All of the TFNGs distinguished themselves in one way or another during their time as astronauts. Even prior to making their first spaceflights, several made news. As one of the six women, Shannon M. Lucid held the additional title of the first mother to be selected as an astronaut. With the selection of Anna L. Fisher’s husband William F. Fisher in the 1980 Class of astronauts, the two made headlines as the first married couple of American astronauts. In 1984, Anna Fisher became the first mother in space after giving birth to their daughter Kristin in 1983. In 1981, TFNGs Robert L. “Hoot” Gibson and M. Rhea Seddon became the first two active duty astronauts to marry, and later Seddon became the first active duty American astronaut to become pregnant and give birth, to son Paul, in 1982. After receiving flight assignments, TFNGs distinguished themselves piloting and commanding the space shuttle, conducting spacewalks, deploying, repairing, and retrieving satellites, performing scientific experiments, and docking with the Russian space station Mir and spending time aboard it.

As a group, the TFNG’s completed 103 spaceflights, spending a cumulative 979 days in space. Steven A. Hawley completed the last flight of a TFNG in 1999, more than 20 years after his selection, the STS-93 mission to deploy the Chandra X-ray Observatory. Four members of the class (F. Richard “Dick” Scobee, Ronald E. McNair, Ellison S. Onizuka, Judith A. Resnik) made the ultimate sacrifice, victims of the STS-51L Challenger accident in 1986.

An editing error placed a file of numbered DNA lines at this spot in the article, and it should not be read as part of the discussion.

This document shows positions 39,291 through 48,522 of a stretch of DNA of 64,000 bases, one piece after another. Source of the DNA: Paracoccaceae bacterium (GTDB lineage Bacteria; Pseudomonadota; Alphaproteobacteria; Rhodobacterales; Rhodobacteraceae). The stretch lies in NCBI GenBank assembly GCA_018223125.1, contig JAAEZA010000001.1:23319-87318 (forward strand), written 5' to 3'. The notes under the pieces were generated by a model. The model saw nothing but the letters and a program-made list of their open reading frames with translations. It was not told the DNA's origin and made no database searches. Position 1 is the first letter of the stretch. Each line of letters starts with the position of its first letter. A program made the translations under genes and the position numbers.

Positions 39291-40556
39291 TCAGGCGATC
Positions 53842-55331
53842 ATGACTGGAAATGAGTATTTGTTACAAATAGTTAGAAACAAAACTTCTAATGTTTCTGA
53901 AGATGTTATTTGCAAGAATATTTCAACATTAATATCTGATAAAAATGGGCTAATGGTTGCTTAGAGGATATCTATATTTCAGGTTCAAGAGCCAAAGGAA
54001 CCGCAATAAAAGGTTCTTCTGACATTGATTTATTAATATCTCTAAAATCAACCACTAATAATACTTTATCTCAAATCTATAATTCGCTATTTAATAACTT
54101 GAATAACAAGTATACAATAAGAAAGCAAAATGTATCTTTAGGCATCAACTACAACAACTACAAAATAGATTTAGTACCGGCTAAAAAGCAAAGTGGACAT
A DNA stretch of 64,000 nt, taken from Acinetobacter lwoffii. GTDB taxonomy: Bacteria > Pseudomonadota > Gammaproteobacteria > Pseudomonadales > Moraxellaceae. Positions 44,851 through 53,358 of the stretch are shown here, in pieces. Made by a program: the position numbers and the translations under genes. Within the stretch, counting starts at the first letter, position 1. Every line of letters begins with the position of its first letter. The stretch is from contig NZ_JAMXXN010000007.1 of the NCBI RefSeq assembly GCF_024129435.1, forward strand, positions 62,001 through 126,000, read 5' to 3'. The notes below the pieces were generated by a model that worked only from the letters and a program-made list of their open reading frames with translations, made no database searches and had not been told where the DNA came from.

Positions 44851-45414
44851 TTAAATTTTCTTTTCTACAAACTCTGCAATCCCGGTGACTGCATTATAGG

After leaving the astronaut corps, several of the TFNGs rose to leadership positions within NASA and other government agencies, others held executive positions with aerospace contractors, while many of the scientists returned to the world of academia. Notably, Frederick D. Gregory served as NASA’s first African American deputy administrator from 2002 until his retirement from the agency in 2005. Michael L. Coats returned to JSC in 2005 to become its 10th director, serving until 2012. Kathryn D. Sullivan served as the Under Secretary of Commerce for Oceans and administrator of the National Atmospheric and Oceanic Administration from 2014 to 2017.

The Class of 1978 set a precedent and all subsequent astronaut classes have included women and minorities. The class paved the way for women pilots and commanders of not only the space shuttle but the International Space Station as well, and for women and minorities to become NASA center directors and administrators. As a legacy of the diversity represented in the astronaut Class of 1978, during the Artemis program, NASA will land the first woman and the first person of color on the Moon.

By John Uri

With special thanks to NASA’s Human Spaceflight Historian Jennifer Ross-Nazzal.

About the Author

John Uri

Johnson Space Center